and keeps track of how much CPU time is used within each function.

 You should be careful about  interpreting  the  results  of  profiles
 where  there  are  inline  functions.  When a function is included as
 inline, then there is no call to the internal data collection routine
 used  by  the  profiler,  and  thus  there  will be no record of this
 function being called.  The compiler does generate a callable version
 of each inline function, and if this called version is used, then the
 profiler's data collection routine will be called.



 This qualifier supplies a list of files that will be read  as  input,
 and  the output will be discarded before processing the regular input
 file.  Because the output generated from the files is discarded,  the
 only  effect  of  this qualifier is to make the macros defined in the
 files available for use in the main input.



 This causes the preprocessor to generate information other  than  the
 preprocessed  input  file.   When this qualifier is used, no assembly
 code and no object file is generated.

 The output of the preprocessor is placed in the file specified by the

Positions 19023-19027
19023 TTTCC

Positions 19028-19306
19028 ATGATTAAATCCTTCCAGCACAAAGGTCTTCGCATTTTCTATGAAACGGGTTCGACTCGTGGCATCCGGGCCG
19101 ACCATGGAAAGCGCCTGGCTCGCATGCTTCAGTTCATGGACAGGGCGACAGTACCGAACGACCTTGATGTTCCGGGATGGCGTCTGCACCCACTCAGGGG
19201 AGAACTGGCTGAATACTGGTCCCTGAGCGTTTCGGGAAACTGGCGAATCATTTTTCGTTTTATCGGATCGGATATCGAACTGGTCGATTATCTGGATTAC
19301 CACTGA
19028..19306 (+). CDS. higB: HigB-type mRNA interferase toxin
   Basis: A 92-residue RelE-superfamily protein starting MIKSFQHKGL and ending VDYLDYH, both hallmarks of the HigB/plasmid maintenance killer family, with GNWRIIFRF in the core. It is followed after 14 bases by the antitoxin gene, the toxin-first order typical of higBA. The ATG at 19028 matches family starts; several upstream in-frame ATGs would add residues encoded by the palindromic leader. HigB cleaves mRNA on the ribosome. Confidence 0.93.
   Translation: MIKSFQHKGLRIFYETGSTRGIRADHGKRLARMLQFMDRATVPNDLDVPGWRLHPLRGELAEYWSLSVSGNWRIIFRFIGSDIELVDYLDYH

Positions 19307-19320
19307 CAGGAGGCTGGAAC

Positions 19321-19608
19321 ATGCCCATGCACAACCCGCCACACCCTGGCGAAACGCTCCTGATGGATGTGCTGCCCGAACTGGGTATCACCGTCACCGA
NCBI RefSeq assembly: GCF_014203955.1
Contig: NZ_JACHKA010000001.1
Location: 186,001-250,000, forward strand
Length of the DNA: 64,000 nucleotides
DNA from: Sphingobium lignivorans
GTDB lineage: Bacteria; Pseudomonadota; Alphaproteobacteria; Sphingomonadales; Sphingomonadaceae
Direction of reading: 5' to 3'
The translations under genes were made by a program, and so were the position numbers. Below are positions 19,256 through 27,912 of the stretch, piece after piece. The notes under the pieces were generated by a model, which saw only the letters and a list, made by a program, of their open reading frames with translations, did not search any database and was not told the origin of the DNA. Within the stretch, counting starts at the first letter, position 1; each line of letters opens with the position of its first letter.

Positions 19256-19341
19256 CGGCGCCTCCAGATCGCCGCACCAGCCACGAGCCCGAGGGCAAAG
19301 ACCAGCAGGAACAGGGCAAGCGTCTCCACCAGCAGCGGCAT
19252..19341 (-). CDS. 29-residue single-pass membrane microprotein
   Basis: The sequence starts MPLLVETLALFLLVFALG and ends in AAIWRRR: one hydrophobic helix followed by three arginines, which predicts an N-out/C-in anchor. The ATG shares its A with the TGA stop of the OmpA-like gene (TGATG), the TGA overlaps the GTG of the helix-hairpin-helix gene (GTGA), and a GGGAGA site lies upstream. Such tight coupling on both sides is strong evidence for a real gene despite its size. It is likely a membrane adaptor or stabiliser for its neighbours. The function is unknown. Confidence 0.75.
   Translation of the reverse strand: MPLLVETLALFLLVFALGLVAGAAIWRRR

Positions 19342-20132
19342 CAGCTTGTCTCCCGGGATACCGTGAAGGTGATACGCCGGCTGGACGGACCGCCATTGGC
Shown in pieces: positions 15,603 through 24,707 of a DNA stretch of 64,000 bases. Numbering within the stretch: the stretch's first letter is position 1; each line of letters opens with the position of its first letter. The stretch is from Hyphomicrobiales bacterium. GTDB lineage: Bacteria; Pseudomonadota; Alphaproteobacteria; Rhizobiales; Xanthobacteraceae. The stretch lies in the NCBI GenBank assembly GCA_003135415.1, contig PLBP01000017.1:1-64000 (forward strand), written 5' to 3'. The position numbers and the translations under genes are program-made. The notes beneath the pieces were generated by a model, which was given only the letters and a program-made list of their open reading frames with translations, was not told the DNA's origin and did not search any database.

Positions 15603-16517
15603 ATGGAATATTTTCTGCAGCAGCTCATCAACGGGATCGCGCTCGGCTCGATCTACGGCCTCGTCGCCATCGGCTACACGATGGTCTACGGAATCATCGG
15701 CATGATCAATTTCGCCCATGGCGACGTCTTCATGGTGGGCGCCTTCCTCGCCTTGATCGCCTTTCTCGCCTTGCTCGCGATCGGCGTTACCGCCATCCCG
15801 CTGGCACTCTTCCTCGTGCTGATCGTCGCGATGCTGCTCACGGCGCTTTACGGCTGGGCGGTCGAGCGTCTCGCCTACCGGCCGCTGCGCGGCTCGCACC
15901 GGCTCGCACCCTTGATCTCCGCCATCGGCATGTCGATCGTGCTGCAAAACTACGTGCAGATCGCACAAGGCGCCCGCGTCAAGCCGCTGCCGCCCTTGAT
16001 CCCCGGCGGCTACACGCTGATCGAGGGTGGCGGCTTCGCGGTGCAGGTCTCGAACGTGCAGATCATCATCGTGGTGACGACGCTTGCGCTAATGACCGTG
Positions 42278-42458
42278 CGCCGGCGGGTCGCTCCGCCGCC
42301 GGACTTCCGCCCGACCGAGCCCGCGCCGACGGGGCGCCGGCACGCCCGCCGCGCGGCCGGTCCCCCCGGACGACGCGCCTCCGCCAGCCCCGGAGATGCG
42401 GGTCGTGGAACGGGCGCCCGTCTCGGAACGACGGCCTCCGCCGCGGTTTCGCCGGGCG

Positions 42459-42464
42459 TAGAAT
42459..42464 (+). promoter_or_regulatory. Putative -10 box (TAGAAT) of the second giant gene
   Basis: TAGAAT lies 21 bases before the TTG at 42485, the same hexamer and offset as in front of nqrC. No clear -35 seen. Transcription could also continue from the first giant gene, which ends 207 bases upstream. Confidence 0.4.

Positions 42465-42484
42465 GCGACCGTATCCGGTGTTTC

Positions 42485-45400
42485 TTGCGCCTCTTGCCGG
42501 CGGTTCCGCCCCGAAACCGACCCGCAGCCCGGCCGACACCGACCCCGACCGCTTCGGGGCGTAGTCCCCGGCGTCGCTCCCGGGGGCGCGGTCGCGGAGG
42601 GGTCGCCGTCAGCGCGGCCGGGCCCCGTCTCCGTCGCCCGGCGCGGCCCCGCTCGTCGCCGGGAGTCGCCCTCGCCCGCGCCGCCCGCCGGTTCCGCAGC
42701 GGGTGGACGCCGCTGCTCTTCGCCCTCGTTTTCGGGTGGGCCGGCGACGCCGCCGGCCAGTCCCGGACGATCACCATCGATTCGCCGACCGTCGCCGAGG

/LIST  qualifier, if present.  If the /LIST qualifier is not present,
 then the output is placed in a file with the same name as  the  input
 file  with  an  extension  that  depends  upon  which  option that is


 This option causes the preprocessor to dump a  list  of  all  of  the
 definitions  to  the  output  file.   This  is  useful  for debugging
 purposes, since it lets you determine whether or not  everything  has
 been defined properly.

 If the default file name is used for the output, the  extension  will
 be .DEF.


 This option causes the preprocessor to output  a  rule  suitable  for
 MAKE,  describing  the  dependencies  of  the  main source file.  The
 preprocessor outputs one MAKE rule containing the  object  file  name